How to Celebrate?
• Try your hand at brewing your own beer. At-home beer making kits are readily available and cost less than you’d think (many start under $50).
• Spend your evening at a bar trying out new types of beer. Local craft beer bars and microbreweries are popular.
• Take a brewery tour and spend time learning the science behind beer making.
• Be adventurous. Sample beers varieties that you haven’t tried before.
• Enjoy beers from other cultures.

international beers

Fun facts . . .

. . . Beer is the name of craters on Mars and on the Moon. They are named in honor of the German astronomer, Wilhelm Beer.

. . . Cenosillicaphobia is the fear of an empty beer glass.

. . . Banana beer is made from the fermentation of mashed, ripe East-African Highland bananas. Commercial brands of banana beer include Mongozo Banana Beer, Raha, and Agashya.

Serving beer at your wedding?

Get creative by:

• Offering beer flights for your guests to sample different beers.
beer flight

• Want a fun summertime drink? Try a Shandy. It’s half beer/half lemonade. For a fall wedding do a half beer/half apple cider mix.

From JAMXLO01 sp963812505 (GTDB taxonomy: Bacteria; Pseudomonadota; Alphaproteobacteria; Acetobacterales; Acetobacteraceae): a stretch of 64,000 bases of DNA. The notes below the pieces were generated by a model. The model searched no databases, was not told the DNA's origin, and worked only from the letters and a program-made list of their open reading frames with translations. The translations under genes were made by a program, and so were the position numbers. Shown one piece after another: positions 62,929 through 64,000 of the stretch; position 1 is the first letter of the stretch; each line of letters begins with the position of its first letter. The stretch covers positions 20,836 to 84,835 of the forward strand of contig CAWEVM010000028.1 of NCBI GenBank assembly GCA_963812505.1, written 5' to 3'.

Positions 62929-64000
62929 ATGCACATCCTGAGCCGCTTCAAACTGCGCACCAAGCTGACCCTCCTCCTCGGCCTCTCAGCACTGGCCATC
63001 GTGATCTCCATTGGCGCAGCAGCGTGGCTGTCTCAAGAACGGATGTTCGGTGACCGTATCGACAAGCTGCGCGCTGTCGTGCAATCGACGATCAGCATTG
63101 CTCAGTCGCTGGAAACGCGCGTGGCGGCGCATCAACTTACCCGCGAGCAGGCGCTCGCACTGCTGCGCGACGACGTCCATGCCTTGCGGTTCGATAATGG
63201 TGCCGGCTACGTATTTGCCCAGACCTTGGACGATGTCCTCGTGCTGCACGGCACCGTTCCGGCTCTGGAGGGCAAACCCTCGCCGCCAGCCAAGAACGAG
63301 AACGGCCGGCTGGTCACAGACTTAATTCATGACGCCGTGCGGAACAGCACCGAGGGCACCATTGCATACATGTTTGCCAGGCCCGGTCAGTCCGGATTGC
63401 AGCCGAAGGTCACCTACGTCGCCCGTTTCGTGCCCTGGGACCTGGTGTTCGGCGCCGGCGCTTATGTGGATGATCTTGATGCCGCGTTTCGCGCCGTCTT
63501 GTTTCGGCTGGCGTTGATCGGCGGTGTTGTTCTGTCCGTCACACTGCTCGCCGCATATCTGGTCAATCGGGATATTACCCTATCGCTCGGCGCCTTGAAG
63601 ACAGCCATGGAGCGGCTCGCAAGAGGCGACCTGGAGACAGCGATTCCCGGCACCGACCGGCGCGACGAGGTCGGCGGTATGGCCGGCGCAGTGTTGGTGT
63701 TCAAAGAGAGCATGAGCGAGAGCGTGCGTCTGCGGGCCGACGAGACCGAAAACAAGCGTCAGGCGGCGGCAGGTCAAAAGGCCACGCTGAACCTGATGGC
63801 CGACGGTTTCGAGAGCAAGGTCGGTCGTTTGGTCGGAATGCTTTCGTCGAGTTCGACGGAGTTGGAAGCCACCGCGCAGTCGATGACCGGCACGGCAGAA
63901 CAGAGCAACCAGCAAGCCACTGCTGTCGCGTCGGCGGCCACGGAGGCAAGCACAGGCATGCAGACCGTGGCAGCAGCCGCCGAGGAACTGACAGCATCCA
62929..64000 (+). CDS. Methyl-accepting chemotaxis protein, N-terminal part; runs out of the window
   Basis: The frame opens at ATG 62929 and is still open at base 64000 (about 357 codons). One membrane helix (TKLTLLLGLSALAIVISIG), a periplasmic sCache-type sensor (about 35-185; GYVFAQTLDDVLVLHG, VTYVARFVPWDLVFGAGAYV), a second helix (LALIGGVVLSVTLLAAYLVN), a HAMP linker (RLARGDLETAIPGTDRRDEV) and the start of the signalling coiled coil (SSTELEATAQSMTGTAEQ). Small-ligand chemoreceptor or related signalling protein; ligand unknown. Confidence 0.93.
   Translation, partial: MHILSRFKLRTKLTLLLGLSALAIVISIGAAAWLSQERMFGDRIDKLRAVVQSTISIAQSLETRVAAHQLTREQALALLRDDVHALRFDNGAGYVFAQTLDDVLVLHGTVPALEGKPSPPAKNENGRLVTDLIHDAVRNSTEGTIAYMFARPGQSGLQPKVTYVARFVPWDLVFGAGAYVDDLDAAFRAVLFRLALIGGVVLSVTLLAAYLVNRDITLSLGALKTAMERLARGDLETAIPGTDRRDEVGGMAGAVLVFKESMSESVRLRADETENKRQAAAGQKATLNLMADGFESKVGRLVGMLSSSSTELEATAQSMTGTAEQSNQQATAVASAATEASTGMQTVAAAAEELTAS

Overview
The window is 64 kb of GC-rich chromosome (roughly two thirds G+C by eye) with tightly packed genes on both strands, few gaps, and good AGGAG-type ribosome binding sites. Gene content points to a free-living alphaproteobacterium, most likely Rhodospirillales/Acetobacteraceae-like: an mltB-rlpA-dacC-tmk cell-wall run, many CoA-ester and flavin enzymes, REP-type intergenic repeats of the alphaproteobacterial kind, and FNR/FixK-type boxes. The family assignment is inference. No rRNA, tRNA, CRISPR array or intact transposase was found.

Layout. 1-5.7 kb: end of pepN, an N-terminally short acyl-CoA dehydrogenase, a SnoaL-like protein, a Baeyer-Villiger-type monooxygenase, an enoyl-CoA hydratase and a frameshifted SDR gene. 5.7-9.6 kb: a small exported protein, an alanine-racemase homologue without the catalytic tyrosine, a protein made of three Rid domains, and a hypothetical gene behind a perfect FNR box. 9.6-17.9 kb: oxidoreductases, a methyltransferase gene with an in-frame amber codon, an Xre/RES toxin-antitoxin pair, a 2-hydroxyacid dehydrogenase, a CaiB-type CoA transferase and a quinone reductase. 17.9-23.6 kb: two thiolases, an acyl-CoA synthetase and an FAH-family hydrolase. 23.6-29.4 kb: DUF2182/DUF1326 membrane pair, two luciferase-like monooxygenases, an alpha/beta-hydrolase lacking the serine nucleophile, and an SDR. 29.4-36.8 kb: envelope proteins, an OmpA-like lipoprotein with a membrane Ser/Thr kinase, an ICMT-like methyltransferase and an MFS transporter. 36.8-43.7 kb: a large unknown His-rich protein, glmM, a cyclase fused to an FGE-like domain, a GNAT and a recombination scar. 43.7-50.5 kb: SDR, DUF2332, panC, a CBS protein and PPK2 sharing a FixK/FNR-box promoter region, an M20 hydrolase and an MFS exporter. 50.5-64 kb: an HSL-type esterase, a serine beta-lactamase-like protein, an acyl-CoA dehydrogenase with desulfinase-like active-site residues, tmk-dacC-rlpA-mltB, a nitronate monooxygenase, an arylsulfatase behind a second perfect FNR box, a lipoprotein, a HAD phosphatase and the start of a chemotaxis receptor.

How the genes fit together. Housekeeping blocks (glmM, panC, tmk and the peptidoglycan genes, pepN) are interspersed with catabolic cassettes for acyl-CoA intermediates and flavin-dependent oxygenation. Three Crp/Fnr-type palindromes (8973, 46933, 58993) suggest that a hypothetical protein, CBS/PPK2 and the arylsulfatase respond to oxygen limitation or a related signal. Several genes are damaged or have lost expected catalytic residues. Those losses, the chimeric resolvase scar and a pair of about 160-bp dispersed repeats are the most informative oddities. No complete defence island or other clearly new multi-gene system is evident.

International Beer Day - summer shandy

• Decorate with wheat and hops. Create a hops garland, or boutonniere, or use a bundle of wheat as a centerpiece.
International Beer Day - Standing Preserved Wheat Grass Bundle

• Give little jars of beer jam as favors.
International Beer Day - Raspberry Vanilla Jam Beer

• Give personalized bottle openers as favors.
silver heart bottle opener keyring wedding favor personalized favors

• Incorporate beer in your menu. Serve a delicious beer bread, chocolate Guinness cake, beer cheese dip, honey beer braised ribs, or chili beer glazed steaks.
Beer Bread

Do you have any good recipes using beer, or other fun ideas using beer?

So raise your pilsner glass and give a toast to brewers and bartenders and beer!

Hearts, Joy, Love!
Jean

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Looking for fun ideas for your wedding? Weddings From The Heart can help. Contact me today at jean@weddingsfromtheheart.net, 937-235-2586 or 937-581-3647!